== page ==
Expanding Employer Sponsored Pathways to Permanent Residence (PR)
The Australian Government has announced changes to Australia’s migration system to ensure temporary skilled workers have a pathway to PR.
To support this, the Department of Home Affairs is currently working on changes to the:
- Temporary Skill Shortage (subclass 482) (TSS) visa, and
- Temporary Residence Transition stream (TRT) of the Employer Nomination Scheme (subclass 186) (ENS) and Regional Sponsored Migration Scheme (subclass 187) (RSMS) visa subclasses. These changes are expected to commence from 25 November 2023.*
Current pathways to PR for temporary skilled visa holders are often limited, which has led to a growing number of ‘permanently temporary’ visa holders in Australia. To attract the skilled workers Australia needs, the government plans to create clear pathways to PR for all TSS visa streams. This will provide more certainty to employers and TSS visa holders as well as simplifying the nomination process. These changes are a first step to provide more equitable access to PR for all TSS visa holders while the government continues work on reforms to the skilled visa programs following the development of the Outline of the Migration Strategy and in response to the Review of the Migration System 2023.
Changes to the TSS visa will apply to new applications lodged on or after 25 November 2023*.
Changes to the Temporary Residence Transition (TRT) stream nomination requirements will apply to new ENS/RSMS nomination applications and applications that are yet to be finally determined as at 25 November 2023*. While the changes will increase access to PR for temporary skilled workers, migration program planning levels will not change.
(* subject to the approval of regulation changes).
Overseas Organ Transplant Disclosure and other Measures Bill 2023.
A new Bill, the Overseas Organ Transplant Disclosure and Other Measures Bill 2023, is set to amend the Migration Act to make involvement in the trafficking in human organs an offence under the character test. Trafficking persons for the purposes of organ removal was first criminalised in Commonwealth legislation through the Criminal Code Amendment (Trafficking in Persons Offences) Act 2005.
Persons entering Australia will be required to answer questions on their incoming passenger card regarding overseas organ transplants. They will need to declare whether they have received an organ transplant outside Australia within the last 5 years. If so, they will be required to provide the name, and the place of the medical facility where the organ transplant took place.
These changes to the character test will enable the Minister to decide to refuse to grant, or to cancel, a person’s visa if the Minister reasonably suspects the person has been involved in conduct constituting an offence involving trafficking in human organs, whether the person, or another person, has been convicted of an offence constituted by the conduct. The Minister will also be required to table a report in Parliament annually on the information collected in this manner.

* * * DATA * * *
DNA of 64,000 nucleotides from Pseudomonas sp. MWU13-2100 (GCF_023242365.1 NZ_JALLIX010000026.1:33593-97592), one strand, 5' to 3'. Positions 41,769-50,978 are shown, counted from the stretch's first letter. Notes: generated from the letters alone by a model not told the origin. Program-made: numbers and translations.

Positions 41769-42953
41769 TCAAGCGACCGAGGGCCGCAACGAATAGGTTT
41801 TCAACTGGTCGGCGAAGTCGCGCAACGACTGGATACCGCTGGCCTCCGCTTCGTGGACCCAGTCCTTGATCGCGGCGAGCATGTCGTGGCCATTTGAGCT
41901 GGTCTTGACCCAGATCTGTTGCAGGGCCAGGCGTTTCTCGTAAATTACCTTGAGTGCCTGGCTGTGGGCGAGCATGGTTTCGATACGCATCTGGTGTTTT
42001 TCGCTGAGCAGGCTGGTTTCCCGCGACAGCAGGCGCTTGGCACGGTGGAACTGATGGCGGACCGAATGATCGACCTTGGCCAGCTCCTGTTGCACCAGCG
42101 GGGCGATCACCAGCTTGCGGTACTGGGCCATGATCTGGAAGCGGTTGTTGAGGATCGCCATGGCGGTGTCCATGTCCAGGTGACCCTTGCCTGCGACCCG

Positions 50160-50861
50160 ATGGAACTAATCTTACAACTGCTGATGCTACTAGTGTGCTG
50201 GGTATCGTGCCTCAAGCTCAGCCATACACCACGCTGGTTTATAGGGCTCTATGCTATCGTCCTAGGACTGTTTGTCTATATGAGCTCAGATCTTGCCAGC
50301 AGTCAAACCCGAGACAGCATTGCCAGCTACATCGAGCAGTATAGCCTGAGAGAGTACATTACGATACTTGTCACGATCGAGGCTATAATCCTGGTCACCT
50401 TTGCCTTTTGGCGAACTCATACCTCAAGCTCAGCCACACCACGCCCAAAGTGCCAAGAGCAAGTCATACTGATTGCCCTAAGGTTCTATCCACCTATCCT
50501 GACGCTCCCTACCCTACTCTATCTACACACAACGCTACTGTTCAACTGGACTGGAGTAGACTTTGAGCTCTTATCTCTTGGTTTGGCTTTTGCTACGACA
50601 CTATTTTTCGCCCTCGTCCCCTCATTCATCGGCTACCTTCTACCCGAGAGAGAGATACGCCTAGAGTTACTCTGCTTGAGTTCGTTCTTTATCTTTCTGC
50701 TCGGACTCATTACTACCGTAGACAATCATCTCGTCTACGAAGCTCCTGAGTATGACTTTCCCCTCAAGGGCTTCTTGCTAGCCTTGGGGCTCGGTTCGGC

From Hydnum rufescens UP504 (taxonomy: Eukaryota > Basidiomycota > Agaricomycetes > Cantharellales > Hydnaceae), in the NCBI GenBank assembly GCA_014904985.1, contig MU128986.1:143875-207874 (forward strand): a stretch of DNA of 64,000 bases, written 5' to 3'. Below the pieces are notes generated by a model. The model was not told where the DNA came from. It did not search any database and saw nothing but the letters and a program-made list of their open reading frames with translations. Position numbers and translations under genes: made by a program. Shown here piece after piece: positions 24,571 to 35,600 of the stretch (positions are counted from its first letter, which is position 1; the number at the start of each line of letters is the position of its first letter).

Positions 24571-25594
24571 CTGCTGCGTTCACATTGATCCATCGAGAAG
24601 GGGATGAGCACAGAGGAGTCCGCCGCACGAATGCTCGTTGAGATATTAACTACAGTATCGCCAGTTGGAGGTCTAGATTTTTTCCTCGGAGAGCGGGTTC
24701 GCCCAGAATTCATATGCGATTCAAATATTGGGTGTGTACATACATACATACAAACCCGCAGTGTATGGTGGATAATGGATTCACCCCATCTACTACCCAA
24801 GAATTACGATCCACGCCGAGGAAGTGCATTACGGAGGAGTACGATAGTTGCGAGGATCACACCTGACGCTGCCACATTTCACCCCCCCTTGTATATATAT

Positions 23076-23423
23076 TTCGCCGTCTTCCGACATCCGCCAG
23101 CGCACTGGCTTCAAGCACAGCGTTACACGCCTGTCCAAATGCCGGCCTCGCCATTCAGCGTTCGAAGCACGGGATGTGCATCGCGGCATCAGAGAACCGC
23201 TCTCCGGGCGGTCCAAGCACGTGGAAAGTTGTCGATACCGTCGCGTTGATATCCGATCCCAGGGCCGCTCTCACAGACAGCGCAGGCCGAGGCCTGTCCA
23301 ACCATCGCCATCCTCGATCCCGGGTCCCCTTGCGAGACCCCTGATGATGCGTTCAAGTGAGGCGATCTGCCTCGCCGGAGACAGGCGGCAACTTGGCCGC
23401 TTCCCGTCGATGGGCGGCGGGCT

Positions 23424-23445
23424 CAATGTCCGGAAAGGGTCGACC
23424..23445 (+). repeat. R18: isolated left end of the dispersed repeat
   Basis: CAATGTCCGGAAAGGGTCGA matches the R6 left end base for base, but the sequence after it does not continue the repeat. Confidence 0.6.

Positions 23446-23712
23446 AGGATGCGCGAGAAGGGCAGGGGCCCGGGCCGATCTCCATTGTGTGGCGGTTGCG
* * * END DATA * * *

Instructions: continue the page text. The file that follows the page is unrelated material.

Commonwealth Statutory Declarations
The Statutory Declarations Amendment Bill 2023 has passed both Houses of parliament although it has not as yet been enacted. The contained amendments are expected to commence on 31 December 2023 and enable a statutory declaration to be validly made in one of three ways:
- traditional paper-based, requiring wet-ink signatures and in person witnessing;
b. electronically, through the application of an electronic signature and witnessing via an audio-visual communication link, and to be
c. digitally verified, through the use of a prescribed online platform that verifies the identity of the declarant through a prescribed digital identity service provider.These measures were in place during Covid by a Government Determination that will expire on 31 December 2023 and this amendment will permanently imbed them in the Statutory Declarations Act 1959.
Health requirements – temporary visa applicants in Australia – changes
The Department has announced on its website that the measures put in place for temporary visa applicants during the COVID pandemic that waived the requirement to undertake medical examination and chest x-rays has ceased. This type of applicant will now be required to again undertake health tests. Further information is available on the Department’s website.
This newsletter only provides general information related to current migration matters. The information contained in this communication does not constitute specific migration advice, and should not be construed or relied on as such. Professional advice should be sought for the specifics of your situation prior to any action being taken. BD Welsh and Co disclaims any liability (including, without limitation, for any direct or indirect or consequential costs, loss or damage or loss of profits) arising from anything done or omitted to be done by any party in reliance, whether wholly or partially, on any of the information contained in this newsletter. Any party that relies on the information does so at its own risk. Liability limited by a scheme approved under Professional Standards Legislation.